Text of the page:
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Ban Chaung coal mine, Karen state, Myanmar

Indigenous Karen representatives have filed a complaint to the National Human Rights Commission of Thailand to request an investigation of alleged human rights violations caused by the Thai coal miners.


The Ban Chaung coal mine is a large open-pit mine that, according to civil society reports, has caused severe livelihood loss and environmental degradation, but also strong resistance and mobilizations by locals to stop the unsustainable project [1]. In June 2017, representatives of indigenous Karen filed a complaint to the National Human Rights Commission of Thailand, alleging human rights violations caused by the activities of the Thai mining companies [2]. According to the complaint, the mine has illegally seized villagers’ land, damaged the livelihood of locals, and polluted water bodies and the air. No less than 16,000 people from 22 villages in the Ban Chaung area are impacted or expected to be affected [1,2,3].

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Basic Data
Name of conflict:Ban Chaung coal mine, Karen state, Myanmar
State or province:Karen state
Location of conflict:Dawei township, Tanintharyi Region
Accuracy of locationHIGH (Local level)
Source of Conflict
Type of conflict. 1st level:Fossil Fuels and Climate Justice/Energy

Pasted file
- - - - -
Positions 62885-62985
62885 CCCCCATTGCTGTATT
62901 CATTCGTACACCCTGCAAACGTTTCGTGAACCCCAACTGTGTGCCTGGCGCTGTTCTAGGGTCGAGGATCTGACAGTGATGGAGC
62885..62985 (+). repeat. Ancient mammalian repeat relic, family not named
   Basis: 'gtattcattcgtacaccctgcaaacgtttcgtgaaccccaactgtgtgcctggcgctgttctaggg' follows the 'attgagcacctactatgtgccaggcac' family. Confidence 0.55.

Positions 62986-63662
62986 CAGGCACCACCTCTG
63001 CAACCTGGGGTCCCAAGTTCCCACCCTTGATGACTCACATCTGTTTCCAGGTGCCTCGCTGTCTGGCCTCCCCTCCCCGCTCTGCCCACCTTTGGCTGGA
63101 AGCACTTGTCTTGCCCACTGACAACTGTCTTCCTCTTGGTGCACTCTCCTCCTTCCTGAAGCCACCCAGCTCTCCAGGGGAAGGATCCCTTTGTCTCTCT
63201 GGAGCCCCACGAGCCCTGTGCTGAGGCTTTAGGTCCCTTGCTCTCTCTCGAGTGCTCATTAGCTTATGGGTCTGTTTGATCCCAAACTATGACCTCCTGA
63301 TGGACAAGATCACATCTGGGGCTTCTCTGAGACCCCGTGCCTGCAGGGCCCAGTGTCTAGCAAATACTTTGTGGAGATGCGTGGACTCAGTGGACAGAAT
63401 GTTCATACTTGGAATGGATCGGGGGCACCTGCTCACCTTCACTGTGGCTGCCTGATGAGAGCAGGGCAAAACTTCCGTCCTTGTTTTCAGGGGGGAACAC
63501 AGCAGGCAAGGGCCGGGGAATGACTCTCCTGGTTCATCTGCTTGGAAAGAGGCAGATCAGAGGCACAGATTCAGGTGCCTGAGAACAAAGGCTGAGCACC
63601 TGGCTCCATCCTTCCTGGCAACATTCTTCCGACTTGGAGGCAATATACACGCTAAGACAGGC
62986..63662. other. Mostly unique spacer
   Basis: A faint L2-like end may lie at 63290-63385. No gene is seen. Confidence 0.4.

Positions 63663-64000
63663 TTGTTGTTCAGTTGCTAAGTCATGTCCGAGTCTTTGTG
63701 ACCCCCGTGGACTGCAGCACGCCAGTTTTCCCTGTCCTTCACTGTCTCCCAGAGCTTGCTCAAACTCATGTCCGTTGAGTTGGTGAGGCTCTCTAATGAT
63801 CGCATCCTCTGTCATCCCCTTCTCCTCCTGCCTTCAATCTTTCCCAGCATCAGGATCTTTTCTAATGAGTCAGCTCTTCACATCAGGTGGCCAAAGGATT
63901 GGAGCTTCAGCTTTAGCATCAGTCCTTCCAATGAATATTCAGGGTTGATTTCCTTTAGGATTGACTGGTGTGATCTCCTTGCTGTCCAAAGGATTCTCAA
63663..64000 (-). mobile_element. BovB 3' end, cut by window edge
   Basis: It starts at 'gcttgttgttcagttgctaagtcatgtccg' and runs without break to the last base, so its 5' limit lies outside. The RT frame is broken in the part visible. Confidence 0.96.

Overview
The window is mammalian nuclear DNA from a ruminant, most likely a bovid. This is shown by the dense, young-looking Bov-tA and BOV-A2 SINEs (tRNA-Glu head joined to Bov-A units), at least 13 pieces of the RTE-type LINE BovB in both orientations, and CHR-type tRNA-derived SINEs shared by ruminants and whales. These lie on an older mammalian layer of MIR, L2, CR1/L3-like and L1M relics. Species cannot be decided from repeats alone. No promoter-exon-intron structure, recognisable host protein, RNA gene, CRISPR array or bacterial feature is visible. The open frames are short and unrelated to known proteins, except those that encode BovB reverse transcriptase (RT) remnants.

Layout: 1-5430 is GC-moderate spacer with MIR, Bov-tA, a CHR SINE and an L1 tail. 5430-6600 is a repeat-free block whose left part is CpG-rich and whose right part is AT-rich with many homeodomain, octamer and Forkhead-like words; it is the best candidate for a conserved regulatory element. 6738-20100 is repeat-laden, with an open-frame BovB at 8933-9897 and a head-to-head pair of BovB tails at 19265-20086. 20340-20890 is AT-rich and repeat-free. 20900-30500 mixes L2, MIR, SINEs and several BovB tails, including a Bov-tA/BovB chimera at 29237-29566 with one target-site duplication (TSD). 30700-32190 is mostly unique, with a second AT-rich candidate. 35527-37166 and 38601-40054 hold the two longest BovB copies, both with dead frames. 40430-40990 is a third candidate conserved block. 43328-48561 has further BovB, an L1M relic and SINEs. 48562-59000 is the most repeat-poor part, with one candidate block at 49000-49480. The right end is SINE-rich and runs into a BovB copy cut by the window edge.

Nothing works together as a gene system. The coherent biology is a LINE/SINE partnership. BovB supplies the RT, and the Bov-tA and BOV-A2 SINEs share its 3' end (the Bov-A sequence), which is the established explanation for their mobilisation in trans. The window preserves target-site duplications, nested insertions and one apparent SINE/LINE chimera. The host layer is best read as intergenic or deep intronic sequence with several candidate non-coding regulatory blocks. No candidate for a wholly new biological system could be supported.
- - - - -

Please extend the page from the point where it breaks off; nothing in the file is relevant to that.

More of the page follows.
Type of conflict. 2nd level:Tailings from mines
Land acquisition conflicts
Coal extraction and processing
Specific commodities:Land
Project Details and Actors
Project details

The Ban Chaung Coal Mine is an open pit mine located in Dawei Township, Tanintharyi Region, Myanmar [1,2].

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Project area:850
Type of populationRural
Affected Population:ca. 16,000
Start of the conflict:2012
Company names or state enterprises:East Star Company from Thailand - mine developer
Myanmar Mayflower Mining Enterprise Co. Ltd from Myanmar - concession holder
Energy Earth Public Company Limited from Thailand - joint venture partner
Thai Asset Mining Company from Thailand - transport infrastructure developer
Relevant government actors:Ministry of Mines, Union government of Myanmar
Tanintharyi Regional Government
Karen National Union (KNU)
and others
Environmental justice organizations (and other supporters) and their websites, if available:Tarkapaw Youth Group
Dawei Development Association (DDA),
Tenasserim River & Indigenous People Networks (Trip Net)
Spirit in Education Movement
KESAN, Karen Environmental and Social Action Network,
Inclusive Development International (IDI),